FROM THIS EPISODE
Carlos Salgado grew up working in his parents' Mexican restaurant, La Siesta, in Orange County. After attending culinary school and training as a pastry chef at Coi and Commis in Northern California, Salgado returned home to open Taco María in 2013. Now the 37-year-old chef is serving his Alta California cuisine at King’s Highway, a roadside diner that used to be a Denny’s in Palm Springs. Salgado talks about the food he grew up on, the decision to move from tech to the restaurant biz, and how the Trump administration's immigration policies are playing out at Taco María.
When Diep Tran's family came to California as refugees from Vietnam, they opened a restaurant. She grew up working there and now runs her own Vietnamese restaurant, Good Girl Dinette, in LA's Highland Park neighborhood. Tran recently wrote a powerful essay that lays out the problems with cheap eats lists for NPR's The Salt blog. Everyone loves them, she writes, because they are “a treasure map to $1 tacos! $4 banh mi! $6 pad Thai!”
So many hands go into bringing our food to the table, starting on the farm. Our contributor Scarlett Robertson went to the Hollywood Farmers' Market to meet the people behind our local produce, milk, mushrooms, eggs and seafood. She talked to Tomas from Lily's Eggs, José from McGrath Family Farm, Dirk from LA FungHi, Yantho from Living Lettuce Farms, José from Ipatzi Nursery, Marilyn from West Coast Seafood, Luis from Pudwill Berry Farms, Jesus from J&J Farms, Mynor from Organic Pastures and Blanca from Bolaños Family Sprouts. Meet the vendors on the Good Food blog.
The moment Donald Trump hit the campaign trail, he promised to drastically tighten up immigration policies, deport illegal immigrants and build a wall between the US and Mexico. Upon taking the oath, President Trump set the wheels in motion. We called Steve Maddox, a dairyman in California's Central Valley, to hear what farmers think of the new administration's stance on immigration. Maddox employs 65 workers to milk 3,000 cows at Maddox Dairy in Riverdale.
Next, we move to the slaughterhouse, where increasingly refugees are taking low-paying, dangerous jobs to process our meat. Since President Trump believes that immigrants from Muslim-majority countries should not be allowed to come to the US, we invited the largest meat processor in the world to our show to discuss how this policy could affect its hiring pool. Tyson Foods did not return our request for an interview. But Tom Philpott, food and ag correspondent for Mother Jones, did. His recent article on the issue is “Refugees Make Your Dinner. Literally.”
Six years ago, Cecilia Rios Murrieta started a mezcal company with her mother in Oaxaca. They named it La Niña del Mezcal and hit the road to meet with local producers and sipped their way through very small batches of espadin, pechuga, tobala and bacanora. Murrieta walks Evan through the difference between mezcal and tequila, horse-drawn methods of mezcal production, and how Trump's proposed trade and travel policies will drive up the cost of her product.
More From Good Food
The Water Show Water may be the essence of life but it’s subject to near-constant misuse. Journalist Mark Arax profiles a couple running a water monopoly in the Central Valley. A once abundant Cambodian lake is in decline, leaving fisherman and half the population scrambling for fish. We’ve heard of using less water but what about eating less water? And Mark Gold (Jonathan’s brother) shares tips on water conservation in LA.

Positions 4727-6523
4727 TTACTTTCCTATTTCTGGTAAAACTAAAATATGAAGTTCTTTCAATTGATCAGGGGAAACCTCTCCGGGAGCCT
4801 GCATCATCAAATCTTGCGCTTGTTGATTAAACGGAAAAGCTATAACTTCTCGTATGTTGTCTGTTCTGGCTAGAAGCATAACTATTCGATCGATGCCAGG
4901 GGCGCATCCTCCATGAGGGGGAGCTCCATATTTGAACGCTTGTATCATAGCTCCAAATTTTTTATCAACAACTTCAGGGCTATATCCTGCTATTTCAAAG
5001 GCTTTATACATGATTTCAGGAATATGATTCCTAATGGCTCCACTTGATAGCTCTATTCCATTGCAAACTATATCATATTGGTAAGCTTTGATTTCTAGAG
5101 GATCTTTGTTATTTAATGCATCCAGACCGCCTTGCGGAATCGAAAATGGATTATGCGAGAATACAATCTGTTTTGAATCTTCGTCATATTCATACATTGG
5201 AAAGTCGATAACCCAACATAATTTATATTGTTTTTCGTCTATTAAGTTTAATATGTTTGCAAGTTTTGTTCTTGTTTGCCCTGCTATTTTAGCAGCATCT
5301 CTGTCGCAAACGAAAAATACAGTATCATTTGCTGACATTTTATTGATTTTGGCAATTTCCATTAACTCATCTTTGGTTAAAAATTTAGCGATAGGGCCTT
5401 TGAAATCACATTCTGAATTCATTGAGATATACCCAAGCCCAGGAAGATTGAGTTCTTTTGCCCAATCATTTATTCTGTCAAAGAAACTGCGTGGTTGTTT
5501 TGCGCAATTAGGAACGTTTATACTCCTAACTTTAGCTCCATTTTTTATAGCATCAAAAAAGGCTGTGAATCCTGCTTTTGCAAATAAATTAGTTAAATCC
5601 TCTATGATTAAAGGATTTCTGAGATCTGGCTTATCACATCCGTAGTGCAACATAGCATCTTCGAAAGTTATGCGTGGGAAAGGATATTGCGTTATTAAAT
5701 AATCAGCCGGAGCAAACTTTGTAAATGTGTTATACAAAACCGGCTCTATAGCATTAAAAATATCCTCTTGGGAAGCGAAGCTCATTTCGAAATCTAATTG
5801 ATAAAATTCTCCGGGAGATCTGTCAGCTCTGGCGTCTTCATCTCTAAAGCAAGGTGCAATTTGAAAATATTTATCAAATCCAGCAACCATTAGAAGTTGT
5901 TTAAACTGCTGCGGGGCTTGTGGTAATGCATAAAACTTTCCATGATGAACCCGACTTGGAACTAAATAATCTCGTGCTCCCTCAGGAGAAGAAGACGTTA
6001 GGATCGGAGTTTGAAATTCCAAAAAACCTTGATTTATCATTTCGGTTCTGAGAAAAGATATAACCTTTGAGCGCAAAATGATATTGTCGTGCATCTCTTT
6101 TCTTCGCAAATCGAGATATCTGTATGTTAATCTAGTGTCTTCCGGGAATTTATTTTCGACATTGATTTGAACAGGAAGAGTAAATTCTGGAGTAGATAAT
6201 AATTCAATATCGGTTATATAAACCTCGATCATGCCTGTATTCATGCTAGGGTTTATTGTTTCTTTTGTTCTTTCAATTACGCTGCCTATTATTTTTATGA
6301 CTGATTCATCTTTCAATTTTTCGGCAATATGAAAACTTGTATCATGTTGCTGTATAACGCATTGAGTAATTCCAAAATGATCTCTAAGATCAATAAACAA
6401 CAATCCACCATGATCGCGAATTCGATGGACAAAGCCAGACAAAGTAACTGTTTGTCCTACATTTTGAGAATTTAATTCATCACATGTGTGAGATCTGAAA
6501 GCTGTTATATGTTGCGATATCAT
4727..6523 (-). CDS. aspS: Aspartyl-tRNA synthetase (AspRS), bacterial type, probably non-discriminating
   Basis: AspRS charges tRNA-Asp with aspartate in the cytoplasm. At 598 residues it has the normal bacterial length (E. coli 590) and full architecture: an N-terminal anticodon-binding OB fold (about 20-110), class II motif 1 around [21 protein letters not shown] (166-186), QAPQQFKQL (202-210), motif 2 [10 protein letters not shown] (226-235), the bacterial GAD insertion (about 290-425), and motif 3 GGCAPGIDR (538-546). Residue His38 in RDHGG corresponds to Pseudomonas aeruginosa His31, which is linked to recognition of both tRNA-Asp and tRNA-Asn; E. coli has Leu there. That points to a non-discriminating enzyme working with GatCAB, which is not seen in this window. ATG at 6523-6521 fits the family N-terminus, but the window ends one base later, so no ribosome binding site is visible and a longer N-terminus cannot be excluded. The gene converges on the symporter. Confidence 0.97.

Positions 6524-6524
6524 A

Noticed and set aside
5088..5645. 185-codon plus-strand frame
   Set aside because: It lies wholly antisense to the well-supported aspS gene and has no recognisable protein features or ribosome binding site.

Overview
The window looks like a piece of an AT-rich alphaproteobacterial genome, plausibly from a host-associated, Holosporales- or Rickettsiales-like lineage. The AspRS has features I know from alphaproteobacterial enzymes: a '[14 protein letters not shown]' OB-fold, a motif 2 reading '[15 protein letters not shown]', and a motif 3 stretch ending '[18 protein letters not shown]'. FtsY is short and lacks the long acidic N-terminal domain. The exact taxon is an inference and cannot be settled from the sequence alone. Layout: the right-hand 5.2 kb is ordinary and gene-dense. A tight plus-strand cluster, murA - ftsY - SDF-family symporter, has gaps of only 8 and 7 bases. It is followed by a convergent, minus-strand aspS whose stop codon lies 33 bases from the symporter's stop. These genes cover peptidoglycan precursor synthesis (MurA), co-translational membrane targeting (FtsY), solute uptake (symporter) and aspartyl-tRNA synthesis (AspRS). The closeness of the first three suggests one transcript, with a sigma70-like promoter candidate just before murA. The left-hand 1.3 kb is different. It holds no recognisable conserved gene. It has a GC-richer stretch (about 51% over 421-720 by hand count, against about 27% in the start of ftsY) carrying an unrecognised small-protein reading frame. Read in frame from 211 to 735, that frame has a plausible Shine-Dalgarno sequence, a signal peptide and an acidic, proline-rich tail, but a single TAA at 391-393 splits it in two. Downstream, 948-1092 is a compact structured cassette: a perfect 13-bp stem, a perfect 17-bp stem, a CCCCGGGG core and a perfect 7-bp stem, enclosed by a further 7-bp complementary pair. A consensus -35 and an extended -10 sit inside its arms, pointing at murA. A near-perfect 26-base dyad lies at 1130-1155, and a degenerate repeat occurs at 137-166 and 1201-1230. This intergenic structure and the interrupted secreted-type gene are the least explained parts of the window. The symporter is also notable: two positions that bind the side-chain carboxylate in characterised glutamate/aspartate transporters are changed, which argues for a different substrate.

Mark Bittman on grilling, the business of beef, and historic Filipinotown It’s summer cookout season, and Mark Bittman has some essential grilling tips. Third-generation butcher Katie Flannery talks life in the beef business. English chef James Whetlor wants us to consider eating more goat. As Filipinotown gentrifies, the owners of a new bar are trying to reach out to their neighbors. Jonathan Gold talks food-centric cinema. And a peculiar vegetable is popping up at the farmers market.
Nigella Lawson, peaches, and reimagining Jewish food at Freedman's Fine dining is nice, but sometimes the best bites are those that remind us of home. Nigella Lawson wants to celebrate home cooks in her latest book. Jonah and Amanda Freedman are recreating the bagels of their childhood at their modern Jewish deli, Freedman’s. Beyond the bagels, Jonathan Gold says the rest of the menu at Freedman’s is delicious and nostalgic in ways difficult to explain. Also, peaches at the market.
Ramadan's culinary traditions, what's next for the Farm Bill, and avocados Congress failed to pass the Farm Bill last week. What tanked the legislation? London author Anissa Helou discusses some foods traditionally eaten after sundown during Ramadan, in addition to other foods of the Islamic world. And how is one of LA’s best chefs secretly running a clothing line? Plus, Jonathan Gold returns from Japan with a deepened respect for chef Yoshihiro Narisawa.
LATEST BLOG POSTS
Serving Cocktails and Culture in LA’s Historic Filipinotown Some say new developments and gentrification are threatening LA’s Historic Filipinotown. A new neighborhood gin bar is trying to do things differently. Contributor Paola Mardo brings us their story. Read More
Try Nigella Lawson’s easily elegant chicken and pea traybake Just because a meal is low maintenance doesn’t mean it has to compromise on taste. Ask celebrity food personality Nigella Lawson! She says this traybake recipe is a favorite from her book “At My Table: A Celebration of Home Cooking,” because of its simplicity yet maximal flavor. Read More
Ramadan recipes: Saudi roasted lamb shoulder on a bed of fragrant rice Ramadan is underway around the world. The month-long observance began on May 17 and will last until June 15. After sunset, many observant Muslims will break their fasts with customary meals. Anissa Helou shares a recipe from her latest cookbook “Feast: Food of the Islamic World,” to enjoy after dusk. Read More